Religious orders offering elite education in Ireland wished to ensure that any anglicisation of the Irish Catholic elite did not lead to a general apostasy. As O’Neill emphasises, the real core of these schools was a Catholic education. The cricket and the air of polish was, in comparison, more decorative. It might be added that the Jesuits would presumably have welcomed the prospect of a cohort of committed Catholics operating within the upper echelons of the British state. The hope that Britain might abandon its experiment in reformationism had not altogether disappeared from Catholic strategic thinking. A romantic nationalism which advocated full political separation and a Gaelic-orientated public culture would hardly have appealed to Jesuit universalist principles. If nothing else the religious aura around advanced nationalism would have been apprehended as a competitive phenomenon. Yet, given the way things turned out in the early twentieth century, pragmatism presumably required that elite schools emphasised what connections they had with such politics. Connections to The O’Rahilly and others including Francis Meagher, who said he loved his time in Clongowes but learned nothing of Ireland there, were presumably emphasised. Indeed, the revivalist tide, it seems, temporarily dented the main programme of manners in the school and for a period “hurling, rebellion and Cuchulainn would briefly (though never entirely) replace cricket, loyalty and Tom Brown in the pages of the school annual”.
The Jesuits’ mission to propertied Catholics extended beyond the elite to embrace also the merely comfortable. Belvedere College was established in the 1840s to offer education to those somewhat down the social scale from Clongowes ‑ and yet above the Christian Brothers’ level. Again the objective was to give the boys sufficient polish to set them apart from those beneath them and to render them employable at a respectable level. The order, it seems, had a very exact understanding of class in Ireland. Stephen Daedalus’s father who, perhaps foolishly, went into business instead of the professions found he could no longer afford his son’s fees in Clongowes. Mrs Daedalus‘s suggestion that the boy be sent to the Brothers was rejected out of hand by the knowing paterfamilias, who, declaring for Belvedere, said he did not wish his son to be educated with “Paddy Stink” and “Micky Mud”. Simon Daedalus, it would seem, shared an understanding of the niceties of social class with Lady Bellew’s correspondent.
As in the English public school system, accent was of central importance to the Irish elite. Local accents when blended with approved Anglo tones may have given rise to the famed speech of Montenotte; this could also be responsible for Ross O’Carroll Kelly’s tortured vowels. Certainly at the beginning of the twentieth century there was a great deal of fun poked at “Cawstle Catholics”, including by some who may have been unwittingly, or otherwise, adjusting their lives to take account of Anglo cultural and economic power.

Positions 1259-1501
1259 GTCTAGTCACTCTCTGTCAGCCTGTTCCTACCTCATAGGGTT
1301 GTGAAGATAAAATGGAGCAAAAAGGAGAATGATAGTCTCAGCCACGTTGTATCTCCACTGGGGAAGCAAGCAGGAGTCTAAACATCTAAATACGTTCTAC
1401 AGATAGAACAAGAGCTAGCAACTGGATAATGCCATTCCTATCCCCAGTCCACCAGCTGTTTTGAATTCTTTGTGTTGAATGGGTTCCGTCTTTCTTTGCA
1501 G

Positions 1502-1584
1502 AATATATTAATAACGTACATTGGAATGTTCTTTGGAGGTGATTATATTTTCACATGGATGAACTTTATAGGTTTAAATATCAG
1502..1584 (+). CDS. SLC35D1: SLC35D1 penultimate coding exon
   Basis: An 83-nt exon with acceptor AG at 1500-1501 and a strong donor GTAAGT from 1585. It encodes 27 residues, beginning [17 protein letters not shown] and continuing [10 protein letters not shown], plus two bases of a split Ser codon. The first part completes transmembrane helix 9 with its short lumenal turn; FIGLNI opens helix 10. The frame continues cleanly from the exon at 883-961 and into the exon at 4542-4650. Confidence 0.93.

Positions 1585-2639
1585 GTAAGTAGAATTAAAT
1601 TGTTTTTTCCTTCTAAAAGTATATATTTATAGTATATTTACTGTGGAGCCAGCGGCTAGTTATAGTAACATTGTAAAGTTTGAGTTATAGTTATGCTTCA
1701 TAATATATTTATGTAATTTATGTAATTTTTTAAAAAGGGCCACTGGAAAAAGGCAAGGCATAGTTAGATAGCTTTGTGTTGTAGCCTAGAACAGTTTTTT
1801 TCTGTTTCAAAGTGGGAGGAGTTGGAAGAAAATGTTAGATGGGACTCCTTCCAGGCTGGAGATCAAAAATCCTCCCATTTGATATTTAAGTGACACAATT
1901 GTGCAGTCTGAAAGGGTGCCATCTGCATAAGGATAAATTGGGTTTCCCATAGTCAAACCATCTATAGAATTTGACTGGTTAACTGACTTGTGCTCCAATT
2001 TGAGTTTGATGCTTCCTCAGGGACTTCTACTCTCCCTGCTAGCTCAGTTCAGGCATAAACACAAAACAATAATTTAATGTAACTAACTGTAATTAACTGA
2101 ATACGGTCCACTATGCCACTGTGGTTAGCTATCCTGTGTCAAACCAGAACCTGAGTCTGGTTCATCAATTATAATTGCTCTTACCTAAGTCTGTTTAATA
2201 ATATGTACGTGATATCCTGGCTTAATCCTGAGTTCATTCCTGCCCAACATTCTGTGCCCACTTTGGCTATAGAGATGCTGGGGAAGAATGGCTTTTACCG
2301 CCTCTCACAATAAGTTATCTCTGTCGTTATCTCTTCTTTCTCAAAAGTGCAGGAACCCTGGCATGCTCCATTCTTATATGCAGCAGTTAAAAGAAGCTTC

Interestingly, the importance of accent, like class itself, did not vanish with the disappearance of the British. A mother who wrote to The Irish Times in 1983 seeking advice on schools clearly appreciated the social aesthetics of accent: “I sent my first son to the Christian Brothers and he has got pretty good results all round, but he has a frightful Dublin accent … Now I have to decide where to send my second son. I would prefer to send him somewhere with a bit more polish … Among those suggested have been Blackrock, Gonzaga … I have heard that the Jesuits are tops in education. Is this true?”
O’Neill considers the politics of the Catholic elite intermittently throughout his book. He argues that the subjects of his study were socially above the typical IPP activist and, by implication, also socially above popular revolutionary types. This area is complex and is not the main focus of the book. It is safe to say that this fascinating subject would repay further attention. In O’Neill’s reading the Catholic elite were not much involved in the Home Rule campaigns. Thus he rejects Conor Cruise O’Brien’s suggestion that they were a ruling class in waiting, permanently confounded by the success of revolutionary politics.
Yet John Redmond, who led the Home Rule movement, was celebrated and honoured by Clongowes. Redmond, of course, was not adverse to a continuing British connection and was not as ardent an advocate of autonomy as some in the IPP. Perhaps his politics were compatible with the core Clongownian outlook. He said he learned in Clongowes that the “highest duty of a gentleman was in every circumstance of life to play the game”. Support for the British war effort was, in a sense, a logical outcome of this outlook and of the conscious self-anglicisation that occurred throughout the nineteenth century in elite Irish schools; it is interesting that there was a disproportionate number of war dead among those who attended such elite schools. Whether the explanation is the influence of Redmond or the result of anglicisation is not clear.
Perhaps, as is still the case across many social classes, students simply took their politics from the home environment and the diversity that existed within the Catholic elite was reflected in the politics of the students. Indeed it may not be too much to hope that questions of this sort may, in time, give rise to research directed at unravelling the many layers of the onion that is social class in Ireland.
Maurice Earls is a bookseller and joint editor of the Dublin Review of Books.